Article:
Esapekka Lappi doesn’t do hyperbole. He’s not known for show. Not a fan of the big talk. When he said at the end of last year’s Monza Rally that the World Rally Championship season finale might be the end, he meant it. But he didn’t fear it.
Lappi has a deep love of rallying, but he knew when he opened the curtains on Monday December 7, the world would still be turning – with or without a continued contract with M-Sport.
“I thought it might be the end,” Lappi told DirtFish. “In my mind, when I did the last stage in Monza, I was thinking: ‘That could be the last moment for me driving a World Rally Car’.
“I wasn’t ready to give up [on the WRC], but I had to be honest and understand that maybe that time was finished.
“But then we started working towards the future and towards this thing.”
“This thing” is a return to a Toyota Yaris WRC at next month’s Rally Finland.
Almost three years ago, in what was one of the biggest moves in rallying’s recent history, Lappi walked away from Toyota – the team with which he’d won the 2017 Rally Finland – and stepped aboard a Citroën C3 WRC. We all know how that went.
“You know, I was also surprised that I went to Citroën!” said Lappi. “But I wanted to do that, I wanted to join Citroën and I knew what I wanted to do there. In the end, I think we know it was a bit of a bad move…
“You need to laugh about these things. You need to laugh for what happens. If you start to think too much about them then you can make trouble for yourself. I understood what had happened and why and what I would do differently and then I moved on. If you don’t do this, then life can be quite challenging.”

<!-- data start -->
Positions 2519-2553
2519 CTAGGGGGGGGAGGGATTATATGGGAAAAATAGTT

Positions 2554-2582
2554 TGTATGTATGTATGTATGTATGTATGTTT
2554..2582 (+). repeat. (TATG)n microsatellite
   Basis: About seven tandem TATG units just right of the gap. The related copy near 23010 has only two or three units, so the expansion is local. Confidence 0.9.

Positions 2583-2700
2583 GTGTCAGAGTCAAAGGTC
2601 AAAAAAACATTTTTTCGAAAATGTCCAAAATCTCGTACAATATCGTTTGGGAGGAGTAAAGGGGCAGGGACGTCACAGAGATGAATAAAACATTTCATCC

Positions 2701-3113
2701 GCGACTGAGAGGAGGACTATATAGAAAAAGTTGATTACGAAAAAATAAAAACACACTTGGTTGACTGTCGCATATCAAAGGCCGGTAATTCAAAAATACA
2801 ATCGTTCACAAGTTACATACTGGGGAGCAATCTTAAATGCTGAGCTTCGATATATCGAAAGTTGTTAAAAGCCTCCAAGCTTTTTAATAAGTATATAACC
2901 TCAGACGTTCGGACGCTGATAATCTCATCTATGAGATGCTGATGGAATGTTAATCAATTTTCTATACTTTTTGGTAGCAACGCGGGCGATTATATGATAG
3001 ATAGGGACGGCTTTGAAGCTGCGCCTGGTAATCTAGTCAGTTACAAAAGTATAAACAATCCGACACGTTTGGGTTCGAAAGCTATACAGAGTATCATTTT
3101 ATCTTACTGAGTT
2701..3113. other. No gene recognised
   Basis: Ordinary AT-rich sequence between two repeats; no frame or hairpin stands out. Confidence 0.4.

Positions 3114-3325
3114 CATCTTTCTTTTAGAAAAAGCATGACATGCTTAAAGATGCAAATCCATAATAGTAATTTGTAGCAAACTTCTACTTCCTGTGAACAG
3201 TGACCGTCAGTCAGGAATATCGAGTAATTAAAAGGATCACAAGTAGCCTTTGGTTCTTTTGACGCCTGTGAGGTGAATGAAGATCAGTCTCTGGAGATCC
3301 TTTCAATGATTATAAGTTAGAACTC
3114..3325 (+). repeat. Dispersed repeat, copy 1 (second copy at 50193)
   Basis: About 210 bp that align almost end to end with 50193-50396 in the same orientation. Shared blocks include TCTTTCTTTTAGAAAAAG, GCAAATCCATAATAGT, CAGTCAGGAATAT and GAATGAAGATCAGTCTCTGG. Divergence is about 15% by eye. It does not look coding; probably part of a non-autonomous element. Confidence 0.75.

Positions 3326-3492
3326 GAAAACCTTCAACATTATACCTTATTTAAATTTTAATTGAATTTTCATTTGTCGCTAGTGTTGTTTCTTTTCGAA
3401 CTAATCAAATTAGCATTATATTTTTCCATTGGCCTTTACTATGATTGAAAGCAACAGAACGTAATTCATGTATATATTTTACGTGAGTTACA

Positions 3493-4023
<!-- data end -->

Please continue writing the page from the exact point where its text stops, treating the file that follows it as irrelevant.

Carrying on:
That philosophy of no bitterness, rancor or regret got Lappi through last winter. Instead of seeing 2021, his first season without a professional contract in almost a decade, as a negative, he built himself a new house and spent time with the family.
“Rallying has a very special place in my heart,” said Lappi. “It’s my passion and I love to drive. But I love my family even more.”
That’s how the 30-year-old would struggle to see any negatives from a slimmed down 2021 season.
But what a slimmed down season so far. He’s started two WRC rounds and ended them as the most celebrated and talked about driver on the event.
There were no seats, so it was difficult to know what to come back for. The main reason was to keep my name on lips. And now, I guess, there are some seats...Esapekka Lappi on the motivation for his two WRC2 outings
He blitzed WRC2 allcomers in a Printsport Racing-run Volkswagen Polo GTI R5 on the Arctic Rally Finland and Rally Portugal. A pair of perfect results? Almost. But not quite.
“Arctic was quite a clear victory for us,” said Lappi. “Andreas [Mikkelsen] was our main rival and beating him was the objective. But, for me, it was a shame he didn’t start Portugal. Everybody knew I could be fast in the snow and in Finland and that’s why I wanted to go outside of my world, my area, and go to Portugal. I wanted to show I could compete on a difference surface. We managed to win there as well.”